India’s crypto regulation debate has come full circle. After years of delay and despite multiple reassurances from the finance minister to the contrary, the government has introduced a bill seeking to ban all private cryptocurrencies. 

The Cryptocurrency and Regulation of Official Digital Currency Bill, 2021 has been listed on the parliamentary agenda for the winter session starting next week. According to the agenda, the legislation will build a “facilitative framework for creation of the official digital currency,” or in other words, India’s central bank digital currency, or digital rupee. 

However, the bill also “seeks to prohibit all private cryptocurrencies” in the country, albeit with exceptions to promote the underlying blockchain technology and its uses. 

The language used to describe the key objectives of the bill is almost the same as when the bill was listed in the parliamentary agenda for the budget session in January this year. 

Since then, however, there have been several noteworthy events. 

“First, the Parliamentary Standing Committee invited a public consultation, and then our Prime Minister himself came forward to call for crypto regulations in India,” Nischal Shetty, CEO of crypto exchange WazirX, told Forkast.News in an email. “That being said, let’s respectfully wait to find out more about the draft bill to be tabled in the Parliament.”

India’s latest proposed crypto ban — coming after India’s central bank prohibiting banks from doing business with crypto exchanges in 2018, followed by that ban getting overturned by India’s Supreme Court last year — came as a shock to the Indian crypto community. 

India’s crypto businesses as well as investors have said repeatedly over the last few months that they expected positive crypto regulation to be introduced in the country despite frequent rumors of an outright ban. This is because the government has been holding consultations with various industry bodies as well as crypto exchanges. The meeting chaired by the prime minister earlier this month and the first parliamentary meeting on the future of crypto ended with what seemed at the time to be a consensus that cryptocurrency must be regulated but not banned. Finance Minister Nirmala Sitharaman also had made reassurances that boosted the optimism of the crypto community.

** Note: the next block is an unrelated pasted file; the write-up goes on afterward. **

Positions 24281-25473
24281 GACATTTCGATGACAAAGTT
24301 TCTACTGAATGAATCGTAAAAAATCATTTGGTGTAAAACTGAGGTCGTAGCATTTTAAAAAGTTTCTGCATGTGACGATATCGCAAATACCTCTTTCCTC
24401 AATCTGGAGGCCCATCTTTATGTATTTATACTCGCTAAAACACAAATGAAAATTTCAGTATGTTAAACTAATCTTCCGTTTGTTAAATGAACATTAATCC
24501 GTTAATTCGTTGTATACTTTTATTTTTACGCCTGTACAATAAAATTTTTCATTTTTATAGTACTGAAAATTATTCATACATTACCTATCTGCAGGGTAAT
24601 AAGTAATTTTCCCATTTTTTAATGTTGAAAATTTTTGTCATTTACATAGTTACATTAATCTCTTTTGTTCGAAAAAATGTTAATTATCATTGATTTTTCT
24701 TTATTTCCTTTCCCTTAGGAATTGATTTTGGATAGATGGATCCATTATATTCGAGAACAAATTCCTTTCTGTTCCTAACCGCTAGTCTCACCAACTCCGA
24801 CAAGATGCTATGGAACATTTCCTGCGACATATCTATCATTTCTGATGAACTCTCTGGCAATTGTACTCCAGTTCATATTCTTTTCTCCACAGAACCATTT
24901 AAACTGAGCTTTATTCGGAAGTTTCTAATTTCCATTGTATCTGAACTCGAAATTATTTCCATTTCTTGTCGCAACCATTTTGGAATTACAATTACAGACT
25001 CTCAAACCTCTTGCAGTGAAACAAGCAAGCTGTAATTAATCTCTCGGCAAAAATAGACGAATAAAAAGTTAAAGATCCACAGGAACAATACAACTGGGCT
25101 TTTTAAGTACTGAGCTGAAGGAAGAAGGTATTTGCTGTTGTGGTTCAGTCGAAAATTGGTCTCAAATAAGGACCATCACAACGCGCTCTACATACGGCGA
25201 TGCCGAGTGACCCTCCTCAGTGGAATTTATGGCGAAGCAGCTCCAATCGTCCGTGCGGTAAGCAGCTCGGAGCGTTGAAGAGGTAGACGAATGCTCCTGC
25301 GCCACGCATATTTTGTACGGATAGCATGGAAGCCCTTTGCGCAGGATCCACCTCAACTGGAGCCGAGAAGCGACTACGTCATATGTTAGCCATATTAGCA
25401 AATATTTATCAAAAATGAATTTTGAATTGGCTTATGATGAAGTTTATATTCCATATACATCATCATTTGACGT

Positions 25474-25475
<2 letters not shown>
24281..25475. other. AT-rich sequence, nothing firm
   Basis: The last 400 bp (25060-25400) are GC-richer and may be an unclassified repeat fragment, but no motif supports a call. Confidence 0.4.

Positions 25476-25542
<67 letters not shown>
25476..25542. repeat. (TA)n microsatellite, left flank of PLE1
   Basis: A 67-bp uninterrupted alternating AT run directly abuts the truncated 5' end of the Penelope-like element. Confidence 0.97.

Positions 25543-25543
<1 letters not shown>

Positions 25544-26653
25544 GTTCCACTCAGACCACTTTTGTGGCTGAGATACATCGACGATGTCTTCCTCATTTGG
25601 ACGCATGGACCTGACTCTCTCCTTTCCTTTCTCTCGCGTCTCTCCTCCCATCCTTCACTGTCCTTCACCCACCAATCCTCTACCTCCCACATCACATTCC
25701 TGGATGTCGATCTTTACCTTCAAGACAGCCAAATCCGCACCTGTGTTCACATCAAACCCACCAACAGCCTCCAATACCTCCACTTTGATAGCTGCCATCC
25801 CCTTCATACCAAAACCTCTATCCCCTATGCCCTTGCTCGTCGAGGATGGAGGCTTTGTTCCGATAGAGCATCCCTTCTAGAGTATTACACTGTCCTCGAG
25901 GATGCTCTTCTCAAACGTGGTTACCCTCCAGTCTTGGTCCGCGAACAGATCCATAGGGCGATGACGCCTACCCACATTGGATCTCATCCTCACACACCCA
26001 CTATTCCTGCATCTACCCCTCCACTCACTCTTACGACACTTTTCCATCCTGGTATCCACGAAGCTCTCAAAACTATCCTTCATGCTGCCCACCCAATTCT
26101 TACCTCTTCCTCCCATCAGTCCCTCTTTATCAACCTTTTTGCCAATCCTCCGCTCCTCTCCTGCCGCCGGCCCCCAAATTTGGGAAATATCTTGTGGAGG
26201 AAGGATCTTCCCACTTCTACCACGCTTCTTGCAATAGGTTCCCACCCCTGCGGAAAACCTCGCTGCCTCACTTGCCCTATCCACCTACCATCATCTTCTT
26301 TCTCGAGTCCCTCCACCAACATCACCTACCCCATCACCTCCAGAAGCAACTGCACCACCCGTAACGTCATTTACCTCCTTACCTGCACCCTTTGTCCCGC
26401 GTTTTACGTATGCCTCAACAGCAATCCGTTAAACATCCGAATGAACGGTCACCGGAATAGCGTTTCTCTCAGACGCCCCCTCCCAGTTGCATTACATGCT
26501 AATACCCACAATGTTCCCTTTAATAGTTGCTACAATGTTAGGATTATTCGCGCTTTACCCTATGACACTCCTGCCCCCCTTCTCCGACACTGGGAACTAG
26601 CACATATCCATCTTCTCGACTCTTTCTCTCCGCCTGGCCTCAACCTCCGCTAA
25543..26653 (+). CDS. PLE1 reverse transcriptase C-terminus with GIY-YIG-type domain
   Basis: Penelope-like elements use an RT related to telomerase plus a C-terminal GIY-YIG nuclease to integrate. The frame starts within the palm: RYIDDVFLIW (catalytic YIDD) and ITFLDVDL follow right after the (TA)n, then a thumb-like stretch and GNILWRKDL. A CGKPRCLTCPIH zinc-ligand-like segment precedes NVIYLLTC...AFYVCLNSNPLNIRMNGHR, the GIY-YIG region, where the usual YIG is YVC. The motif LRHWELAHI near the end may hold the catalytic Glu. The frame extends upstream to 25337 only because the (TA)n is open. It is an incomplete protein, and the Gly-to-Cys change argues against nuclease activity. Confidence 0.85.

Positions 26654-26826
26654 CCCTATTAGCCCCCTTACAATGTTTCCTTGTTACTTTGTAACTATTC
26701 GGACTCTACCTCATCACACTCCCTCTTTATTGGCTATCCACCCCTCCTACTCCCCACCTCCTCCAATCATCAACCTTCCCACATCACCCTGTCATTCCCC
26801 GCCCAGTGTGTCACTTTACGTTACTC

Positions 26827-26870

The key objectives of the crypto ban bill were mentioned in India’s parliamentary agenda, but a draft of the bill has yet to be made publicly available.  

“We don’t really know what a ban on private cryptocurrencies means. It could be private as in everything that is not issued by the Indian government or other governments. It could mean things that are not white-listed by them or pre-approved by them,” Rahul Gaitonde, a crypto investor and adviser to blockchain companies, told Forkast.News. 

By “private” the bill could also indicate “cryptocurrencies that have been designed specifically to prevent traceability, such as Dash or Zcash or Monero, we don’t really know for sure,” Gaitonde added. “So right now, for investors or people who are actually building applications in the cryptocurrency or decentralized ledger tech industry, it is a wait-and-watch game.” 

Regardless of what crypto the bill could or would actually ban, the mere mention of a crypto ban on the parliamentary agenda sparked a panic sell-off that saw Bitcoin and Ethereum prices drop by as much as 24% in less than 24 hours on popular Indian exchanges WazirX, which is owned by Binance, and CoinDCX, India’s first crypto company with over US$1 billion in valuation. On smaller crypto exchange Unocoin, however, Bitcoin was trading at a price roughly US$8,000 higher, creating an arbitrage opportunity for investors who could move assets between exchanges. 

Several investors told Forkast.News that in light of India’s potential crypto ban they are planning to move their digital assets to foreign exchanges such as Binance, KuCoin and Coinbase. Some are even contemplating moving assets to hard wallets that are controlled by private keys, which would make them invisible to Indian authorities, in order to protect their investments. 

As the crypto community in India continues to wait for the legislation details, not all investors are jittery. Gaitonde, for one, saw the drop in India’s crypto prices as a buying opportunity. 

Gaitonde said he hoped India’s crypto bill would address four key things: protecting investors, tackling illicit activities, taxing crypto income and encouraging innovation. But considering the delays and the Indian government’s mixed messages on crypto, he is tempering his expectations.

“The most that I can hope from [the bill] is that a lot of this stuff gets addressed at one single time, as opposed to a piecemeal approach over several months,” Gaitonde said.